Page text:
viral marketing romania

[Spoof] Coca Cola Train

brand: Coca Cola/ Coke
agency: Rofilco (see another creation here)
what's supposed to be catchy: the original Italian - German conversation of characters is replaced with one between a roman citizen and an inhabitant of con-quested Dacia. The name of soccer players were replaced with Latin expressions and words in Romanian supposed to be of Dacian origin. And the parody doesn't stop here...
the spoof:


the original:

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posted by engambament ondulatoriu @ 12:04:00 AM, , links to this post

Delaco and the Mafia

brand:Delaco
agency: don't know yet
received: April 21st, 2008
message: TV commercial, second episode of 'Delaco sta bine pe cascaval' campaign.
what's supposed to be catchy: the super is "delaco sta bine pe cascaval" wich in Romanian slang can be translated approximatelly as 'delaco has plenty of bucks', speculating the cascaval alternative meanings of cheese and money.
the thing: links to YouTube locations of the commercials.



my comment: the campaign includes also a blog of Toni Delaco (which reminds me of Tony Soprano) a fictional mafioso character... Not my favorite approach but I admire these guys for trying to integrate new media in their campaigns.

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posted by engambament ondulatoriu @ 4:49:00 PM, , links to this post

About

Viral Marketing

According to wikipedia, viral marketing and viral advertising refer to marketing techniques that seek to exploit pre-existing social networks to produce exponential increases in brand awareness, through viral processes similar to the spread of an epidemic. It is word-of-mouth delivered and enhanced online; it harnesses the network effect of the Internet and can be very useful in reaching a large number of people rapidly.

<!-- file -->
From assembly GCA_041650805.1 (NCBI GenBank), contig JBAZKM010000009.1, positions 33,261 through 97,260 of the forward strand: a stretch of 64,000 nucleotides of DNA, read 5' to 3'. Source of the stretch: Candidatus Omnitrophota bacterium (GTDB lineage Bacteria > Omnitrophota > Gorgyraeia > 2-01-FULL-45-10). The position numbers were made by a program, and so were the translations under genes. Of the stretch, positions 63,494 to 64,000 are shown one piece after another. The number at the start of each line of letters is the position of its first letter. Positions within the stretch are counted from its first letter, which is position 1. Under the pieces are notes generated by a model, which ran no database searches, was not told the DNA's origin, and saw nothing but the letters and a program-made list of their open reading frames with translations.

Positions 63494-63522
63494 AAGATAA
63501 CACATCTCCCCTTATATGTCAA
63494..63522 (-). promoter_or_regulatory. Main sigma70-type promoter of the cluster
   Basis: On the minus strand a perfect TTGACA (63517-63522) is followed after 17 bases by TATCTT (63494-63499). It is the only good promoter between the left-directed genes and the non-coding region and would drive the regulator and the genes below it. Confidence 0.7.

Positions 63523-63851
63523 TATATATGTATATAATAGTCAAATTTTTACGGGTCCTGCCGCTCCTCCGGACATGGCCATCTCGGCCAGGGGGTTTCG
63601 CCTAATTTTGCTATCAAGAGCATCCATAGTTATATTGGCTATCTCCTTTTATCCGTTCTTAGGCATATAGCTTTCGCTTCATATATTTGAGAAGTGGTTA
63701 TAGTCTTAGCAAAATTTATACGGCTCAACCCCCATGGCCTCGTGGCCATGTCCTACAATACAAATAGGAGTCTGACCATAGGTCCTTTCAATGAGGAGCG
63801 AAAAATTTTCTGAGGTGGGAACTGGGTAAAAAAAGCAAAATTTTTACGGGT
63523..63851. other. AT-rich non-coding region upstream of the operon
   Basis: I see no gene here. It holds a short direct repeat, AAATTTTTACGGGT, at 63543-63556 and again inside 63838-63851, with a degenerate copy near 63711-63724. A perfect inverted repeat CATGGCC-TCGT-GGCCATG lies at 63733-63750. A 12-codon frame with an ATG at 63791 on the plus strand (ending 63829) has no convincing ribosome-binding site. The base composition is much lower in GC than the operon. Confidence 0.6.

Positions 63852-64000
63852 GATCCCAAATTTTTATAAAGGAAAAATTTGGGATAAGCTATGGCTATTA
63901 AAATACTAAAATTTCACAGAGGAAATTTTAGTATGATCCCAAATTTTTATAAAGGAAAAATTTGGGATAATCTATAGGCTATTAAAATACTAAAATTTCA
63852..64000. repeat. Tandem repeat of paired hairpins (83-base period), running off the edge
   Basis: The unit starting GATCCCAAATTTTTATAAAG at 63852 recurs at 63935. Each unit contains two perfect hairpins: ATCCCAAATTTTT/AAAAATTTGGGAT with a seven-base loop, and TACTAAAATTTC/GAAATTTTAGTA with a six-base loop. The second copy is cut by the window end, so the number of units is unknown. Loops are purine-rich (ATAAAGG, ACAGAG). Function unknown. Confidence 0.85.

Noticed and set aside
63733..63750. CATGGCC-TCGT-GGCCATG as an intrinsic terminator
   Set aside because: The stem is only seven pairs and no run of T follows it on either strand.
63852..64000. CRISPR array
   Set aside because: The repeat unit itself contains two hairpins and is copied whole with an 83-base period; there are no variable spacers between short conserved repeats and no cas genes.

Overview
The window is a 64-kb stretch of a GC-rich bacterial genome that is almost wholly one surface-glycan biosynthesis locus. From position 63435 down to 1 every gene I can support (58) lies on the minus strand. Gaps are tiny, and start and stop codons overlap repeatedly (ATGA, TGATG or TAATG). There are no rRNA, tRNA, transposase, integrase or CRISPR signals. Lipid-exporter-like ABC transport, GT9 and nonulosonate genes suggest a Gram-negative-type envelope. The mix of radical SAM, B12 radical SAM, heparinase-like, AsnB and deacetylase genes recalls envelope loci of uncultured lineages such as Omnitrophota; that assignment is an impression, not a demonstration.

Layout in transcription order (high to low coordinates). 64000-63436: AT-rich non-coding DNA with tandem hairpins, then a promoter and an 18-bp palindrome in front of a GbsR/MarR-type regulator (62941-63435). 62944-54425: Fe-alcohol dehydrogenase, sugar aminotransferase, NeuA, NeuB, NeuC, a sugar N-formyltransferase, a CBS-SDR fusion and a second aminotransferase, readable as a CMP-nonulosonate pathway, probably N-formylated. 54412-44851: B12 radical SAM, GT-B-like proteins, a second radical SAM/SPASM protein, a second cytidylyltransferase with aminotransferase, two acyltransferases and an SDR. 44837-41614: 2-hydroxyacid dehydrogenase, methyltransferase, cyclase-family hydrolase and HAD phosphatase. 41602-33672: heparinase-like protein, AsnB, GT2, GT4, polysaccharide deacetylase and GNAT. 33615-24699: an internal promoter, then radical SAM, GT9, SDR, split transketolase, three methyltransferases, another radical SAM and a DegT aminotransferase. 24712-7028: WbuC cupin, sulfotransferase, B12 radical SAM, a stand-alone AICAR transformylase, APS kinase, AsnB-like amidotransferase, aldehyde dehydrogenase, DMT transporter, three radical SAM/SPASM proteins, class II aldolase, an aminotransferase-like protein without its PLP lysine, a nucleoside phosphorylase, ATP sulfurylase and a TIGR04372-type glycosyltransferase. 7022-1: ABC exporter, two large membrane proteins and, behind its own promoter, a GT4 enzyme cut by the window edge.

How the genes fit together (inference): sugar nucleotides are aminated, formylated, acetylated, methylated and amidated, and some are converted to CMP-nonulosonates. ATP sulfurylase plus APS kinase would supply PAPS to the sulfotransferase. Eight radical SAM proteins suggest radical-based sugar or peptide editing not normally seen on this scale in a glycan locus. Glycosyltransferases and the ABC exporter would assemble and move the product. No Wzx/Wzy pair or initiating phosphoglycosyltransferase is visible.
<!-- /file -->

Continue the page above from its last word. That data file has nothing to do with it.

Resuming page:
Instead of disclaimer

The proposal of this blog is to capture the viral marketing actions in Romania. Hope to develop that theme in time and build a team for monitoring the viral marketing circulation, accordingly to the axiom "four (six, eight etc.) eyes are better than two"...

Types of viral messages

1. Pass-along: A message which encourages the user to send the message to others. the crudest form of this is chain letters where a message at the bottom of the e-mail prompts the reader to forward the message. more effective are short, funny clips of video which people spontaneously forward. Many of these, such as the cog (television commercial) from honda began life as tv commercials and have since circulated on the web by word of mouth. the number of people reached in this way is often much greater than the number who viewed the original ad;

2. Incentivised viral: Offering rewards for providing someone's address. this can dramatically increase referrals. however, this is most effective when the offer requires another person to take action. Most online contests offer more chances of winning for each referral given; but when the referral must also participate in order for the first person to obtain that extra chance of winning, the chance that the referral participates is much greater.

3. Undercover: a viral message presented as a cool or unusual page, activity, or piece of news, without obvious incitements to link or pass along. In undercover marketing, it is not immediately apparent that anything is being marketed. Particular effort is made to make the discovery of the item seem spontaneous and informal, to encourage natural memetic behavior. Outside world "clues", such as graffiti appearing in cities with key viral words, is often used to direct people to search out the presented "mystery". Because of the large amount of unusual and entertaining content on the internet, this can be the hardest type of viral to spot, especially as companies try to imitate the style and content of amateur websites and authentic underground movements.

4. "Edgy gossip/buzz marketing" ads or messages that create controversy by challenging the borders of taste or appropriateness. Discussion of the resulting controversy can be considered to generate buzz and word of mouth advertising. Prior to releasing a movie, some hollywood movie stars get married, get divorced, or get arrested, or become involved in some controversy that directs conversational attention to them. An alleged example is the publicity campaign about the dubious love affair between Tom Cruise and Katie Holmes that came out just before each of them released a movie.


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